Sixty years ago this week, one of the greatest British scientists, Francis Crick, gave a lecture in London in which he accurately predicted how genes work, setting the course for the genetic revolution we are now living through. Here, evolutionary biologist Professor Matthew Cobb from Manchester University unpicks the predictions that set a new course for how we understand the very stuff we are made from.
In one lecture, it has been said that Francis Crick "permanently altered the logic of biology".
Only four years earlier, he and the young American Jim Watson had solved the double helix structure of DNA, using data gathered by Rosalind Franklin. Aged 41, Crick was still five years away from winning the Nobel Prize for this work, but he had a reputation as a powerful and profound thinker.
He gave his lecture - "On protein synthesis" - at University College London for the Society for Experimental Biology. In it, Crick spoke about how genes do what they do. At the time, this subject was still very murky - some scientists were not even convinced that genes were made of DNA.
But Crick delivered four predictions about genes - and their link to the proteins that build our bodies. In each of these ideas, he was right.
Cracking the code
Crick started with the main thing that genes do: they control the production of proteins.
The problem Crick explored was that the DNA in a gene is simply a chemical code - a string of something called bases - A, C, T, G.
Crick had to explain how the cell could get from this one-dimensional sequence of bases in DNA to the complex three-dimensional structures of proteins. Even more puzzling was the fact that proteins can fold themselves into nearly any shape.
Crick's answer was simple: the order of bases in the gene - what he called "genetic information" - corresponded to the order of the amino acids that make up each protein, and nothing more.
There was no structural information about the protein that was encoded in the gene, he claimed. He called this the sequence hypothesis.
Somehow, the cell "read" the information in the gene and assembled the amino acids together like beads on a string. The resulting protein folded itself - spontaneously - into its final 3-D structure. We still cannot easily predict the structure of a protein from the order of its amino acids, but Crick's sequence hypothesis holds good.
To explain how exactly cells assemble proteins, Crick predicted there must be some small molecules - he called these "adaptors" - that could recognise each of the 20 different amino acids in the body, and would bring them to where they could be turned into a protein in the right order.
As Crick gave his talk in London this molecule was being identified in an American laboratory. It is now called transfer RNA. It is the biological messenger that reads and "translates" the genetic code in the cell's protein-building factory.
The most controversial and influential part of the lecture though was what was called the central dogma. Crick explained that as proteins are synthesised, information is taken from the DNA molecule, first into an RNA molecule, and is then used to make a protein.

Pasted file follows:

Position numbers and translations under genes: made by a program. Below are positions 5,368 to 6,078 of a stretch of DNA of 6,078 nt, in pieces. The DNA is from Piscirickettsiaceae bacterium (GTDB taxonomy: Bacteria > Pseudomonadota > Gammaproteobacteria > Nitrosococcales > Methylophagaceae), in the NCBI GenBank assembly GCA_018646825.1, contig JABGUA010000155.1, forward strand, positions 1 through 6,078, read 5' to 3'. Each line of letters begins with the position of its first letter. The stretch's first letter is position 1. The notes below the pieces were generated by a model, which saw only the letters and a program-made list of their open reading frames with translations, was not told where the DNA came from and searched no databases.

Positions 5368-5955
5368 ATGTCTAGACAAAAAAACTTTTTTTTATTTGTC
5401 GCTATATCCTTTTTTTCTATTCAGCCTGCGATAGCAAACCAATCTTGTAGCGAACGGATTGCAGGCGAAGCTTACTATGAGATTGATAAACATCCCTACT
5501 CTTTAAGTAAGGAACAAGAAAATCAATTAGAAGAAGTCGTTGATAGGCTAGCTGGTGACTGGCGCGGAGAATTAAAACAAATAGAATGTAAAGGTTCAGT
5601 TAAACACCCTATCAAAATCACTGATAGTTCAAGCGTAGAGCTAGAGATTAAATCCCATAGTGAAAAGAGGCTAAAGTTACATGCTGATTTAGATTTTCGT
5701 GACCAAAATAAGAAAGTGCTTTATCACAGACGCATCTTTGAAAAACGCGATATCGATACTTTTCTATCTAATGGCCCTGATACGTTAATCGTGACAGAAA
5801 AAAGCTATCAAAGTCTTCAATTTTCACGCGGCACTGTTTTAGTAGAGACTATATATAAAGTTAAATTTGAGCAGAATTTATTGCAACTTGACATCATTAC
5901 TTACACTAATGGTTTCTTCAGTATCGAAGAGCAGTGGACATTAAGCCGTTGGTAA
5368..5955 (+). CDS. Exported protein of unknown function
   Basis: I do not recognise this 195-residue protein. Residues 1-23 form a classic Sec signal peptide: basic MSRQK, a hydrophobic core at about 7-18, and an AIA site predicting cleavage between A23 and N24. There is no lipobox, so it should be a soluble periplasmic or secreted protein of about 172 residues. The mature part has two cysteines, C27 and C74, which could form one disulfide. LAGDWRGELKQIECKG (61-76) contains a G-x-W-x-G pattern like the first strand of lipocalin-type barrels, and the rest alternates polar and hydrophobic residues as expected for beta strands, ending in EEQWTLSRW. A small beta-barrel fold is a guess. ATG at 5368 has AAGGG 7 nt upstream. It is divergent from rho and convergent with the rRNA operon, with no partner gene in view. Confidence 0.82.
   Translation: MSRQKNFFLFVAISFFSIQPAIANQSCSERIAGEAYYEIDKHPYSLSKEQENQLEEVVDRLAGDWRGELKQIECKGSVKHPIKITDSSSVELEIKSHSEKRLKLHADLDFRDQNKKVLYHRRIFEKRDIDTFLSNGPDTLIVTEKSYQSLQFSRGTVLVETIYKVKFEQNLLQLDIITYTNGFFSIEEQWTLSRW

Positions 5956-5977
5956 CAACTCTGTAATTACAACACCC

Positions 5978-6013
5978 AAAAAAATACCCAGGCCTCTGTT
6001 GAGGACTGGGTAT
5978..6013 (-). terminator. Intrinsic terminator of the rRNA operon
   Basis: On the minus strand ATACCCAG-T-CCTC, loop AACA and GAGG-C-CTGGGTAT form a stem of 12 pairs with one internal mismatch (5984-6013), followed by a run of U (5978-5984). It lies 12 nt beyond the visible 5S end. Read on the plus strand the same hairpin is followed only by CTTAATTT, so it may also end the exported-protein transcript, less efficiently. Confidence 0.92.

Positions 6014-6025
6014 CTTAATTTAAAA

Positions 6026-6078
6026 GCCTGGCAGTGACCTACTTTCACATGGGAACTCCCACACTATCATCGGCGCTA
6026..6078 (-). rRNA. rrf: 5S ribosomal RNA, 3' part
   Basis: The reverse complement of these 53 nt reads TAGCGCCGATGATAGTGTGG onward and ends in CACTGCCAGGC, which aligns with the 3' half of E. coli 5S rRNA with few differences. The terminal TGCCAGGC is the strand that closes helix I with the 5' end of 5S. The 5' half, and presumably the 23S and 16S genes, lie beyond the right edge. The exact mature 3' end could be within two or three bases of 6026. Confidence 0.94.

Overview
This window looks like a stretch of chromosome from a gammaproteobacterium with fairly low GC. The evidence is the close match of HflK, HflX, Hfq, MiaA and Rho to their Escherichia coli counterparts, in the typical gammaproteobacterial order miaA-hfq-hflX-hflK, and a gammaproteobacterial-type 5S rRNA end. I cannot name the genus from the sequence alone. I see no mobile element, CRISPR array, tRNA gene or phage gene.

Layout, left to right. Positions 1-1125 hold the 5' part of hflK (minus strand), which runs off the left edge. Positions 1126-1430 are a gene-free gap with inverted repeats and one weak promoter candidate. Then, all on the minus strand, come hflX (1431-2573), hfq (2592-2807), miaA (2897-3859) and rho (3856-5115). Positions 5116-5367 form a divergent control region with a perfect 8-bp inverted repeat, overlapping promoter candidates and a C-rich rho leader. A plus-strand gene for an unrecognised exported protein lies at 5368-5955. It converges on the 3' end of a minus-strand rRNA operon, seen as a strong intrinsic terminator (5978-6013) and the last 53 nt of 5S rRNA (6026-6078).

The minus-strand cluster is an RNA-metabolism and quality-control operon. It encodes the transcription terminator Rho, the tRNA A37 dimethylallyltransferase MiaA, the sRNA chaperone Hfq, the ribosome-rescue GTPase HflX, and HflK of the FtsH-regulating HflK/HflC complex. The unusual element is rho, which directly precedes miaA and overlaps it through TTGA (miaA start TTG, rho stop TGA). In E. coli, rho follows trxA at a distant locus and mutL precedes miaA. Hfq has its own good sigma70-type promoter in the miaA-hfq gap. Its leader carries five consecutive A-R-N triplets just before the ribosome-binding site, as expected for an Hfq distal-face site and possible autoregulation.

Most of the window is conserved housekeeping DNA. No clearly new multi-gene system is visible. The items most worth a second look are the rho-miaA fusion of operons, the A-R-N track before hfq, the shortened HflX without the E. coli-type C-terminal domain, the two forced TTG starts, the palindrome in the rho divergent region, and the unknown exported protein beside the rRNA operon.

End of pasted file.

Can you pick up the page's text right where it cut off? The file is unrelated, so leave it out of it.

Before the lecture, he drew a little diagram to explain what he meant. The arrows show what Crick called the flow of information going from DNA to RNA to protein. DNA and RNA could also copy themselves, so there are also arrows going from DNA to DNA and from RNA to RNA.
Because the experimental data were not clear, Crick accepted that it might just be possible that DNA could directly lead to the production of proteins, so he drew an arrow there, too (this is not in fact the case).
The most important point was that, as Crick put it, once the information had gone from DNA into a protein, it could not get back into your DNA. There was no biochemical route for a protein to change your DNA sequence.
Crick thought it might be possible for information to go from RNA to DNA, and this later turned out to be the case, when it was discovered that some RNA viruses can get into our DNA. But the route from protein to DNA is impossible.
This central dogma emphasises that our DNA sequence cannot be changed by our proteins, or by how they are changed by experience. Over the last 60 years this has proved to be correct. Despite the excitement about what is called epigenetics, which explains how genes can be turned on and off by the environment, this never leads to a change in our actual DNA sequence. Crick's dogma was absolutely right.
Crick later cheerfully admitted that when he coined the phrase, he didn't know what a dogma was. What he really meant was that it was a basic assumption about how genes worked. Whatever its name, it still guides scientists today.
Crick's final brilliant prediction was to suggest that in the future biologists would use sequence data to understand evolution, by comparing the sequences of different species.
In 1957, when Crick was speaking, protein sequences were known from only five species, while DNA sequencing was science fiction and 20 years in the future. But this is exactly what happened, and we can now understand how organisms evolved in unprecedented detail, by comparing their sequences, just as Crick suggested.
Crick's lecture, which was published the following year, continues to be read and cited by scientists all over the world. It is a monument of clear and penetrating thinking by one of the 20th century's greatest minds. In all his key predictions, Francis Crick was right, and he did indeed change the logic of biology.